She is 18 years old and 5ft 10ins tall, and worth somewhere in the region of £11m. Her perfectly heart-shaped face, with its determined little chin and cupid's-bow mouth, surmounts a long willowy body and pitifully attenuated legs, often clothed in tight black leggings to resemble two strings of liquorice. Her mane of curly red hair would have hurled Titian into swoony raptures, and filled Dante Gabriel Rossetti with dark thoughts better kept to himself. Her eyes, however, do not radiate innocence. They are blue, but not baby-blue. They are as knowing as Madonna's. They gaze out from the catwalk, and the pages of the nation's adoring fashion pages, and they say: I Am Not To Be Mucked About. Lily Cole is a model who is going her own sweet way. And that way, remarkably enough, is into higher education.
All the newspapers covered the story twice: once, earlier this month, when Ms Cole announced that she intended to go to university - grades permitting - and put her lucrative modelling career on hold; and again when it was revealed that she'd been awarded three straight As, and had secured a place at Cambridge University to study social and political sciences at King's College, the alma mater of E M Forster, John Maynard Keynes and Zadie Smith.
It is, of course, howlingly counter-intuitive that a young woman who has been signed up by the nation's top model agency and featured on the front of Vogue, could bear to leave behind the exciting jet-set life and the even more exciting supermodel salary, to bury herself in student life. Can you imagine Claudia Schiffer or Erin O'Connor going to lectures on dialectical materialism, living on Pot Noodles and halves of lager, conducting on-off romances with northern chemists called Stanley, dressing as babies for rag week or hookers for the May Ball, or staying up all night discussing the lyrics of Maximo Park? Would they turn down all that money?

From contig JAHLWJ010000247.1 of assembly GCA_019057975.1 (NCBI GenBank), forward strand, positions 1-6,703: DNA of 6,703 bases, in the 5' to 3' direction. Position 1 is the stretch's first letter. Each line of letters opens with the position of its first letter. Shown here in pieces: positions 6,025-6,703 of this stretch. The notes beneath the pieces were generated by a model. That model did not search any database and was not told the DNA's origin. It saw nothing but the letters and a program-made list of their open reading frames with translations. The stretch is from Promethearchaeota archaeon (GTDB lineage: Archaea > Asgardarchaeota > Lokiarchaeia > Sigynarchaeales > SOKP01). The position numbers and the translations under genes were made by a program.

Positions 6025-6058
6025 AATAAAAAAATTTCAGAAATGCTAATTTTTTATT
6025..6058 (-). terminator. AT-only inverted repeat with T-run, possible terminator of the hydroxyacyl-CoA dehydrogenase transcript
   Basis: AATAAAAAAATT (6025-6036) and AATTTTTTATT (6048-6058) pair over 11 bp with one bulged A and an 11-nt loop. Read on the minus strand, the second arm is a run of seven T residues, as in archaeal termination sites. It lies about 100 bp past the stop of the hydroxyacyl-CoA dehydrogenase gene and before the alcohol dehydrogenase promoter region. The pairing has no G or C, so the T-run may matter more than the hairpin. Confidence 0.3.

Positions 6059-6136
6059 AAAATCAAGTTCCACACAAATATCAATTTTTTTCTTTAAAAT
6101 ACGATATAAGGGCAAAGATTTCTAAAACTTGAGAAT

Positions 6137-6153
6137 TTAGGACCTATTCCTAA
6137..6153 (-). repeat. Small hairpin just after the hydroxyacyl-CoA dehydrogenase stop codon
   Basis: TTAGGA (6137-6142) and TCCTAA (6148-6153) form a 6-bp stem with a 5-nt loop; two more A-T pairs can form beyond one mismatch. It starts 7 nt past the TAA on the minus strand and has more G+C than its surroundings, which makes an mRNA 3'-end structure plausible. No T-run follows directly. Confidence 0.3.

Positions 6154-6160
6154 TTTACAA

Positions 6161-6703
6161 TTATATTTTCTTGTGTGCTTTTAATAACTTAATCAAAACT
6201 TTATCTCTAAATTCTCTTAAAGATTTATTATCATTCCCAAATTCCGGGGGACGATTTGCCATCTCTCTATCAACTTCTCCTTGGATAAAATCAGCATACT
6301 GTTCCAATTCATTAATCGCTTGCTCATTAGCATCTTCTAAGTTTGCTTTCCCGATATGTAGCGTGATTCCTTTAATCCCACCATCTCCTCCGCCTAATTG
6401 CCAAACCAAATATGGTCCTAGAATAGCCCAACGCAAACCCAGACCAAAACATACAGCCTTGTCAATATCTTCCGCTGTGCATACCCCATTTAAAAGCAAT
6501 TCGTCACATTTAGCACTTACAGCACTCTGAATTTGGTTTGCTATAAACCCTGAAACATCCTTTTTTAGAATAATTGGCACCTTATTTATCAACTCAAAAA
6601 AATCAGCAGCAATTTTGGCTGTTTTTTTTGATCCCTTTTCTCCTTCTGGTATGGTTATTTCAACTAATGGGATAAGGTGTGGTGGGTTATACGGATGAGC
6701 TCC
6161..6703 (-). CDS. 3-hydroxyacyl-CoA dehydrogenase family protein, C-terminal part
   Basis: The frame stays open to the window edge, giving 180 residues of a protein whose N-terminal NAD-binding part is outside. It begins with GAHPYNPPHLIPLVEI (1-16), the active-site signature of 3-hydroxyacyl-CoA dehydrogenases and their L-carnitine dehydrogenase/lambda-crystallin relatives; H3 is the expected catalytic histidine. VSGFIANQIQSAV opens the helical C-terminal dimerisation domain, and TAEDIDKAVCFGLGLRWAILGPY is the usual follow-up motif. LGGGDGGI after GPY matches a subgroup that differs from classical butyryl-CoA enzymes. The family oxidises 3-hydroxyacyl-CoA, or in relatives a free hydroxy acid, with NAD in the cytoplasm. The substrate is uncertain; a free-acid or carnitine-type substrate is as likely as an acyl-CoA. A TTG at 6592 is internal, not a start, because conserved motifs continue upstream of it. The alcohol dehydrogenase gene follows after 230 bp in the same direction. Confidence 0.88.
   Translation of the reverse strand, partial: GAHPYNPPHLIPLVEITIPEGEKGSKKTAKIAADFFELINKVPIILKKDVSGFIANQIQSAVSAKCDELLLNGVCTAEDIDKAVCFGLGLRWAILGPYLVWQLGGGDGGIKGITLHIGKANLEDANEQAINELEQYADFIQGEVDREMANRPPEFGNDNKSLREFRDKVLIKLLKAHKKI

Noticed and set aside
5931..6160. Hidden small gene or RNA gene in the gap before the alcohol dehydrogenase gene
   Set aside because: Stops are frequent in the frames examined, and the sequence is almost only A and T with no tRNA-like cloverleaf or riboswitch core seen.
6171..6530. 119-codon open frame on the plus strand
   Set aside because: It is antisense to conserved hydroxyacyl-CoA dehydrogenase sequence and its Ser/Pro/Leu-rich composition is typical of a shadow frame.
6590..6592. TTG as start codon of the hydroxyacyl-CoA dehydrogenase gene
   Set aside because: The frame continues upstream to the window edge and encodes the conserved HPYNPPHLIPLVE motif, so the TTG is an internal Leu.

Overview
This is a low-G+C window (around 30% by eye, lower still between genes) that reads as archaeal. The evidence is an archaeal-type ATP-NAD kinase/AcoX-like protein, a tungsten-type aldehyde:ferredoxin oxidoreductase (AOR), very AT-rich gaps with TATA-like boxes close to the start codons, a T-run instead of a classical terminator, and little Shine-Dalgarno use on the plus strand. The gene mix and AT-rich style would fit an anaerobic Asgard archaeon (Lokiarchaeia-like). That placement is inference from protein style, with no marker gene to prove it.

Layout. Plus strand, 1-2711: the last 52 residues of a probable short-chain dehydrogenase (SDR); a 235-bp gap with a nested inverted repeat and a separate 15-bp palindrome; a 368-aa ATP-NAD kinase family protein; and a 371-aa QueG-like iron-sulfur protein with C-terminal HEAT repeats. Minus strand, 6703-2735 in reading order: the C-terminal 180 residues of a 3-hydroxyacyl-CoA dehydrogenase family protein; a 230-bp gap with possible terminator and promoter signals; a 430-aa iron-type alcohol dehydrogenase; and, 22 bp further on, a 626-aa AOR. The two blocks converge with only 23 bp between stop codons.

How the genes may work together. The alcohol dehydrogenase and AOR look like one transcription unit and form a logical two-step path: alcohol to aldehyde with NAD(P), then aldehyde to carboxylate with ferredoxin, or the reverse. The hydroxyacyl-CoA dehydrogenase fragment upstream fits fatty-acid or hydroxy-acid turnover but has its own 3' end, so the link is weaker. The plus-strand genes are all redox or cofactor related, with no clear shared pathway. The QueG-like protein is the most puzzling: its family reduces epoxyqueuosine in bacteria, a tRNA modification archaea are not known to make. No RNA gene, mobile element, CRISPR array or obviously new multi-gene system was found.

Displaying a maturity that borders on the freakish, Lily Cole has spent the past two years combining modelling work with studying for A levels in English, politics and philosophy-and-ethics. She did homework assignments on planes ferrying her from catwalks in Paris to New York or Rome, and apparently read textbooks while she was having her hair done. When not studying at Latymer Upper School in Hammersmith, west London (fees £12,000 a year) she attended a South Kensington crammer in the Easter holiday.
"I'm always the first to hand in my work, because I know if I'm late the teachers will come down on me like a ton of bricks. Modelling is great, but studies come first," she said.
Thank goodness that Ms Cole does not always so closely resemble the Goody Two-Shoes in Oliver Goldsmith's moralising nursery tale. She has been snapped, by avid paparazzi, out on the tiles partying with Kate Moss (and has, inevitably been dubbed "the new ..." by the red-tops.) She's been seen brazenly necking Bacardi Breezers while dancing in the mud to the Kaiser Chiefs at the V festival in Chelmsford. Anyone tempted to give her advice about right and wrong in the dubious social hinterland of the modelling circuit should remember that Ms Cole now has a grade A in the subject of ethics.
And she has the balls to put morals over commerce. In July last year, at the age of only 17, she turned her back on an expensive contract with De Beers, the South African diamond mining firm. She was hired to be the "face" of the corporation as it launched a shop in Fifth Avenue, New York, but turned her back on De Beers over "human rights issues". It has been claimed by Survival International that, in Botswana, native bushmen had been thrown off their land to make room for De Beers's new mining sites. "I was unaware of these matters when I was booked for the shoot," said Lily in her regal way.
It's been a fast track to the top for the flamingo-legged, flame-haired ingénue. She was born in Brixham, Devon, and revealed a precocious intellect as a child. "We've always know that Lily has brains as well as beauty," her grandmother, Maud, proudly told the newspapers.
In 2002, at 14, in time-honoured style, she was seized in the street by a talent scout, just as Naomi Campbell was impulsively nabbed outside Top Shop in Oxford Street. In Lily Cole's case, she was walking through Covent Garden, consuming a most un-model-ish burger and chips, when she was spotted by a scout called Benjamin Hart, who tried to talk her into going on a photo shoot.